Denver Water gets tougher |

Denver Water gets tougher

DENVER – The Denver Water Board enacted Wednesday stiffer water restrictions for its million-plus customers.

“The previous water restrictions weren’t quite meeting the 30-percent reduction goal we had hoped for, we so needed to do something more stringent,” said Dave Bennett, Denver Water’s system operator. “These are pretty severe.”

Denver Water first enacted water restrictions on July 1. Then, they ordered customers to water for three hours on specific days determined by street address, and only between the hours of 6 p.m. and 9 a.m. Those earlier restrictions only reduced water use by about 20 percent, Bennett said.

Effective Sept. 1, water users will go from three hours of watering on their assigned day to two hours. No watering will be allowed on Sundays.

On Oct. 1, all outside watering will come to a halt.

“Your lawn will go to bed for the winter early,” said Denver Water Manager Chips Barry. “It will go to bed without supper.”

The no-outside watering rules even apply to vehicles.

“You can’t wash you car after Oct. 1,” Bennett said. “You can take it to a car wash, but you can’t wash you car at your house.”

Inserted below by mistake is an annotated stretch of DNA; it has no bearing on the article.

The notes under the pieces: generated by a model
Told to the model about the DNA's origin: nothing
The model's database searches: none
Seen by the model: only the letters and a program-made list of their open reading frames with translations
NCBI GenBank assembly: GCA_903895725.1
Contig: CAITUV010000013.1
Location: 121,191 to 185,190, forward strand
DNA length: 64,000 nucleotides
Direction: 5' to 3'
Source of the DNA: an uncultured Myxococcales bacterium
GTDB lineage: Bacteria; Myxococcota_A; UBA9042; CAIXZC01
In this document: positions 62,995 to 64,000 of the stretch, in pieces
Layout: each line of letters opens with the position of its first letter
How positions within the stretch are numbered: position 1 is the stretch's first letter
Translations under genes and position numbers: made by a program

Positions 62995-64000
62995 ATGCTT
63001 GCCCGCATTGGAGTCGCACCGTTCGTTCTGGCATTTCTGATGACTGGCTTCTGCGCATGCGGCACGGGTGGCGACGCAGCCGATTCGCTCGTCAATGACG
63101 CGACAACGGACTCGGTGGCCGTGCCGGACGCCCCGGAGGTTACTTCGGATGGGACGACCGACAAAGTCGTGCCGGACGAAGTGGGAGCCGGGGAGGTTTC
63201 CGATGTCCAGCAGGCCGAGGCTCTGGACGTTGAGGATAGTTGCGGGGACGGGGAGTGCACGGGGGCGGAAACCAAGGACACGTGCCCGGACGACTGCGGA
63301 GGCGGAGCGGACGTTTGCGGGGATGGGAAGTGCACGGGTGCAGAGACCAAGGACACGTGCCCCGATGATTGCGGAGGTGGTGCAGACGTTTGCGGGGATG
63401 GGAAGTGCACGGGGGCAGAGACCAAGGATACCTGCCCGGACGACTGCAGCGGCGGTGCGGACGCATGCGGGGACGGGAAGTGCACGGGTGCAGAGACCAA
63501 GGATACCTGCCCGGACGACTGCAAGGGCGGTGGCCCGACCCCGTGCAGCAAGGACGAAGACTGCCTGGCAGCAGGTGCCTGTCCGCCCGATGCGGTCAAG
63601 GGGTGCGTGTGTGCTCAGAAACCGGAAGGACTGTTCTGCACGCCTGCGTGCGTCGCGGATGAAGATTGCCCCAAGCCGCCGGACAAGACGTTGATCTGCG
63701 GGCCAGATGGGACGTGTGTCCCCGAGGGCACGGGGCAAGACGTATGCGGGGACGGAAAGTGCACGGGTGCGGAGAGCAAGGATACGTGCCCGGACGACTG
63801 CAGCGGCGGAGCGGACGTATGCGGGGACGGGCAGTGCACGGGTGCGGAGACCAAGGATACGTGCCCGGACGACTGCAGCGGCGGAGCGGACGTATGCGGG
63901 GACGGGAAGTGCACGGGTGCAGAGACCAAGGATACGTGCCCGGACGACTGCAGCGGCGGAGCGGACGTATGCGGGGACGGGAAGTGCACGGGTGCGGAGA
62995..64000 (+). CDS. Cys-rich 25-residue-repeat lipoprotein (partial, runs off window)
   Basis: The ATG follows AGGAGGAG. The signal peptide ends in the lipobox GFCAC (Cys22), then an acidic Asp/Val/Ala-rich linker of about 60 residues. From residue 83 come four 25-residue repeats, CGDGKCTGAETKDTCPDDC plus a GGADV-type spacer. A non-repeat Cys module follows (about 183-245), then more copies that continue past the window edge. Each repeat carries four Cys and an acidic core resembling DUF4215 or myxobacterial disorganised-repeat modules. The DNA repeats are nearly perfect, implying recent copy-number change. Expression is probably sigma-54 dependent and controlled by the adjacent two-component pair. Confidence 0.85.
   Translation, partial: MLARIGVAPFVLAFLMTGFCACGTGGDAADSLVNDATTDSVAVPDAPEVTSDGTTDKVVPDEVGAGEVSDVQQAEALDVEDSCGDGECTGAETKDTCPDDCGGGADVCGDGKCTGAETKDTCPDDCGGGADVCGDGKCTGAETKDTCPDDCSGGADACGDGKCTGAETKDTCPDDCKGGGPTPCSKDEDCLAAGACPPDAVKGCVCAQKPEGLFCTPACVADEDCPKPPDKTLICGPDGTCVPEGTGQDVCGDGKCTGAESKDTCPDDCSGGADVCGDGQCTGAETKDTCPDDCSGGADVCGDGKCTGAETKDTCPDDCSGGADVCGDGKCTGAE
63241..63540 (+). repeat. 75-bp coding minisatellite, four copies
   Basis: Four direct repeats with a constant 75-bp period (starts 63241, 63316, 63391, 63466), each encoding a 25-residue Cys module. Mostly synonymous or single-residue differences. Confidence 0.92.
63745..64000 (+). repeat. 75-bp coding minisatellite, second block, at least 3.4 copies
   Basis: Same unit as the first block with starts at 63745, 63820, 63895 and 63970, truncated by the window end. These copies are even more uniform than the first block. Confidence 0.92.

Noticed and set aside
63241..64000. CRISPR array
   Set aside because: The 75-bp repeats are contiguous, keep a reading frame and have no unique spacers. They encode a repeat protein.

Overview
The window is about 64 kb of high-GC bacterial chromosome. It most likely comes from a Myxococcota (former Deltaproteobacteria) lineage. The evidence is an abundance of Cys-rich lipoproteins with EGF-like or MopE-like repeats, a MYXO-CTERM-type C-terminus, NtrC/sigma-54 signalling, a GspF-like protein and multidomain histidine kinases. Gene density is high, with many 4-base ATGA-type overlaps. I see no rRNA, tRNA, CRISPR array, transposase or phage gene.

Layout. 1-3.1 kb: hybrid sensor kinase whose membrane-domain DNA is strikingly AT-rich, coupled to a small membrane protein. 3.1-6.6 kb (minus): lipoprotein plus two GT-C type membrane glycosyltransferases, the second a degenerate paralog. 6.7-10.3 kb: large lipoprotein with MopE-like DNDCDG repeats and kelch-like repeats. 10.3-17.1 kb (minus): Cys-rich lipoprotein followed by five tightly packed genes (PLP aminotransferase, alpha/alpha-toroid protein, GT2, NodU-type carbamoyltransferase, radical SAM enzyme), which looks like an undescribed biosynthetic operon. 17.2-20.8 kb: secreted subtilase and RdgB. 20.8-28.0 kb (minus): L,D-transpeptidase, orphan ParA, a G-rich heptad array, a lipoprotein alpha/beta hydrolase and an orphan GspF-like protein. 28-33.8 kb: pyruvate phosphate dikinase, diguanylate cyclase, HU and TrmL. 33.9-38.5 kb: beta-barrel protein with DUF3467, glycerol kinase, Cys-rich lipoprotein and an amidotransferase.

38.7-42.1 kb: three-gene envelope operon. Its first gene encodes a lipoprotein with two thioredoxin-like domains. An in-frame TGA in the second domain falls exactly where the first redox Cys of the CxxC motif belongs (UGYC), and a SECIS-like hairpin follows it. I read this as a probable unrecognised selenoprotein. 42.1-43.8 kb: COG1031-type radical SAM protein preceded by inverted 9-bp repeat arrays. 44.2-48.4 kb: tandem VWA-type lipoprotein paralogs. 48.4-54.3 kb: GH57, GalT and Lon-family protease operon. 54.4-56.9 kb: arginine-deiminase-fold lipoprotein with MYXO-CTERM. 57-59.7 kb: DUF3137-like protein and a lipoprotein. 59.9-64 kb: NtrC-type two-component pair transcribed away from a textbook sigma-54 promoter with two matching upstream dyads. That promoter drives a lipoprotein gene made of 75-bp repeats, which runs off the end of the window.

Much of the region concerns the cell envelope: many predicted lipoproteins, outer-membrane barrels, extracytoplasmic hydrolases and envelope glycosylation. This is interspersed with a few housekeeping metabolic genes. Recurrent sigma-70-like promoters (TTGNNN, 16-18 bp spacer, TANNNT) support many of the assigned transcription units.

About 50 percent of all Denver Water’s summer water consumption is spent on outdoor uses, Bennett said.

“That’s where you can really save water, by limiting lawn watering,” Bennett said.

Denver Water’s phones have stayed busy this summer, Bennett said, and many of those calls have come from consumers unhappy with neighbors who haven’t complied with the restrictions.

“We had quite a bit of that,” Bennett said. “Overall, people are really concerned about it, but some people just don’t like to let their lawns dry out. If you drive around the city, you’ll have several lawns in a row that look pretty stressed and another that looks pretty green. If you’re the one with the lawn that’s stressed and drying up, you probably get a little resentful.”

Denver Water gets its water from several reservoirs statewide, among them Dillon Reservoir. The reservoir now stands at about 65 percent of normal capacity, impacting business at both the county’s marinas.

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